Updated: Dec 20, 2022
Many of you reading this will be commencing the challenging and overwhelming journey into 'singledom' mid-life/later in life.
This can only be described as an 'emotional roller coaster ride and the time when you need to start getting used to living outside 'the habit' that your life has been for the last 20,30 plus years.
Divorce, separation, or the bereavement of a loved one after many years together will leave you grieving and feeling the immense loss. (Divorce is known to be the second most stressful and traumatic situation we can endure in life, which is second to the death of a loved one).
In my experience of mentoring males (widowed) and females (widows), the minimum length of time to recover from the loss of a loved one is two years, and in many cases can take up to five years to heal and feel you have been respectful in your mind to your deceased partner. This process is unique to everyone, but I do not recommend dating before two years have passed.
Where divorce or separation is concerned - time will heal, and it really does. You need to go through the five stages of grief (see separate blog), and as each week goes by, you actually start to think to yourself .....WOW, this week, I don't feel such deep pain. The fog lifts slowly but surely and once the shock has settled in, you take time to think about YOU. try to remember your uniqueness and what makes you the fabulous person you forgot you were! Over time this may have faded into significance in your family life. Now is the time to reflect and dig it back up, remember the little things that make you shine and the person you were before being the other half of a couple and possibly parenthood.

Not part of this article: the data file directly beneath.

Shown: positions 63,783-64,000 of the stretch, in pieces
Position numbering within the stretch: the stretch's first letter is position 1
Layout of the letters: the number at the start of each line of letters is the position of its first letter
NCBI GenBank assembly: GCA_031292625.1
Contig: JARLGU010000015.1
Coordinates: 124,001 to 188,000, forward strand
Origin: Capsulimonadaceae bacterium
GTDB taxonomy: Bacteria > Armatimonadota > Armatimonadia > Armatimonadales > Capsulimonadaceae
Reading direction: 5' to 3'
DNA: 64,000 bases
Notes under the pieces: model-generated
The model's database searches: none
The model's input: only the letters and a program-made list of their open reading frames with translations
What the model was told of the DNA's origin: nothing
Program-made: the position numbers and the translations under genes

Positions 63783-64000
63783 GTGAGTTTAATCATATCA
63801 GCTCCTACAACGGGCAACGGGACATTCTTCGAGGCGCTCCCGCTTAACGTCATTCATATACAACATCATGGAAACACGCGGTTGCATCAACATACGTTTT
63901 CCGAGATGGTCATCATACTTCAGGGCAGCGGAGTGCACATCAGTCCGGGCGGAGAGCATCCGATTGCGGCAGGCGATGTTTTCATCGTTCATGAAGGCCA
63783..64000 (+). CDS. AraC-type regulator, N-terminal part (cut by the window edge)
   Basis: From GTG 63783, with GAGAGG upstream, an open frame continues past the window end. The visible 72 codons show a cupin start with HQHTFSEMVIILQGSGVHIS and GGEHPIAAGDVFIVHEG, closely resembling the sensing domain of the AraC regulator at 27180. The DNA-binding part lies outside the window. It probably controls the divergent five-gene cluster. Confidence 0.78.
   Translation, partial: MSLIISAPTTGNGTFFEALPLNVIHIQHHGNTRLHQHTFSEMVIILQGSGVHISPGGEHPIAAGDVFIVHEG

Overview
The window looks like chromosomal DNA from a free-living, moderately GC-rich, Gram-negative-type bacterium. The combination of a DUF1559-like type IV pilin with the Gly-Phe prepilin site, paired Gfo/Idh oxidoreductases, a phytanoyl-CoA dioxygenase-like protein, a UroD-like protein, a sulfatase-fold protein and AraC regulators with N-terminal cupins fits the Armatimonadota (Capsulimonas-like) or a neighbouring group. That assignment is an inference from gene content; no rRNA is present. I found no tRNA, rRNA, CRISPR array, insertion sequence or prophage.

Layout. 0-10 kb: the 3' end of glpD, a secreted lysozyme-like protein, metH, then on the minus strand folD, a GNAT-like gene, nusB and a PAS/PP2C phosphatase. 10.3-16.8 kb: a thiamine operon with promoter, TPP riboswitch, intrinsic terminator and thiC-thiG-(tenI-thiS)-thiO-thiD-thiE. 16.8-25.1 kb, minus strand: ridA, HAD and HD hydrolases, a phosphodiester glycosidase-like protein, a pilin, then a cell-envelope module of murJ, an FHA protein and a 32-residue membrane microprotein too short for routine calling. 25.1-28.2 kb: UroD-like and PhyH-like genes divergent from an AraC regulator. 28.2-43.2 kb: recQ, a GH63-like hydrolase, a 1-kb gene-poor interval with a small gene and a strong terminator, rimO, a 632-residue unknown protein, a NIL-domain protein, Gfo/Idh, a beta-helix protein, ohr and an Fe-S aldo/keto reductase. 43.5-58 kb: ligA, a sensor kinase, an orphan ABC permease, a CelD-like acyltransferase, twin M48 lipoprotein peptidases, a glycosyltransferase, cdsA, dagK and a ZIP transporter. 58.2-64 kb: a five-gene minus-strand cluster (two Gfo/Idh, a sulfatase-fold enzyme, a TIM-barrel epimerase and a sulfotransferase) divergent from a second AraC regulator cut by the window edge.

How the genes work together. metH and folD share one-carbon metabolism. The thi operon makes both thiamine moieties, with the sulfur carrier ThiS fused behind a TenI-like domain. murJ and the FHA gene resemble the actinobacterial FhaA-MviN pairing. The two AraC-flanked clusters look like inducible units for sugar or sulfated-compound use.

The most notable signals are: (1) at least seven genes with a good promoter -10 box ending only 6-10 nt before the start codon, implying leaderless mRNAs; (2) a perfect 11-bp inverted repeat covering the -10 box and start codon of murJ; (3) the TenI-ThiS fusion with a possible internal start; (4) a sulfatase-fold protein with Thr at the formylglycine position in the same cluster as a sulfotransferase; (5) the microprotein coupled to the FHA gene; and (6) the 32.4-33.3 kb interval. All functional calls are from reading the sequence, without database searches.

As the weeks pass by, you should make yourself busy, keep your mind occupied with other things and do one thing special for yourself every day. Something you failed to do during your relationship;
Switch on the radio or tell Alexa to play some of your favourite tunes. They could be from the 70s or 80s and always make you happy. Music is very uplifting, and it can improve your mood and reduce stress; turn it up and have a boogie (my favourite tune to lift my spirits is always - it’s raining men by the weather girls, it does it for me all the time 😊)
Pick up the phone and call a friend you have lost touch with (maybe your partner did not get on with them). Talking to old friends is nostalgic and will boost your mental health. (Remember the BT advert “It’s good to talk” ….)
Break out of the old routine and do one thing differently every day (drive home a different way from the same road for 20 or 30 years, change your morning routine, and catch the bus instead of driving.
Try stretching or yoga for 10 minutes in the morning. This is amazing for your body and mind, and 10 minutes is easily achievable. (I practice 10-minute yoga every day, my body is less achy, and if I miss it, I feel I have cheated myself).
Take time each morning, with a cuppa, to write down one thing that becoming single has freed you up to do and what it has liberated you from
Make some plans; decide what your next step will be. Possibly enrolling at the University Of The Third Age, joining a group or various groups to try out new things or revive old interests and hobbies. Change your wardrobe, buy some clothes that are out of your comfort zone, and volunteer for a worthy cause (this helps to counteract any effects of stress, anger and anxiety).
When a reasonable length of time has passed, and you feel you have allowed yourself to mourn the end of a relationship, it is time to move on and do not dwell on things you cannot control. This is easier said than done, but if you take a step-by-step approach and remain consistent, you will see the light at the end of the tunnel, be ready to turn over a new leaf, and head towards a new and possibly even better chapter in your life.
Next week; Date preparation
Dating mid-life/later in life comes with its own challenges. The rules have changed…BIG TIME!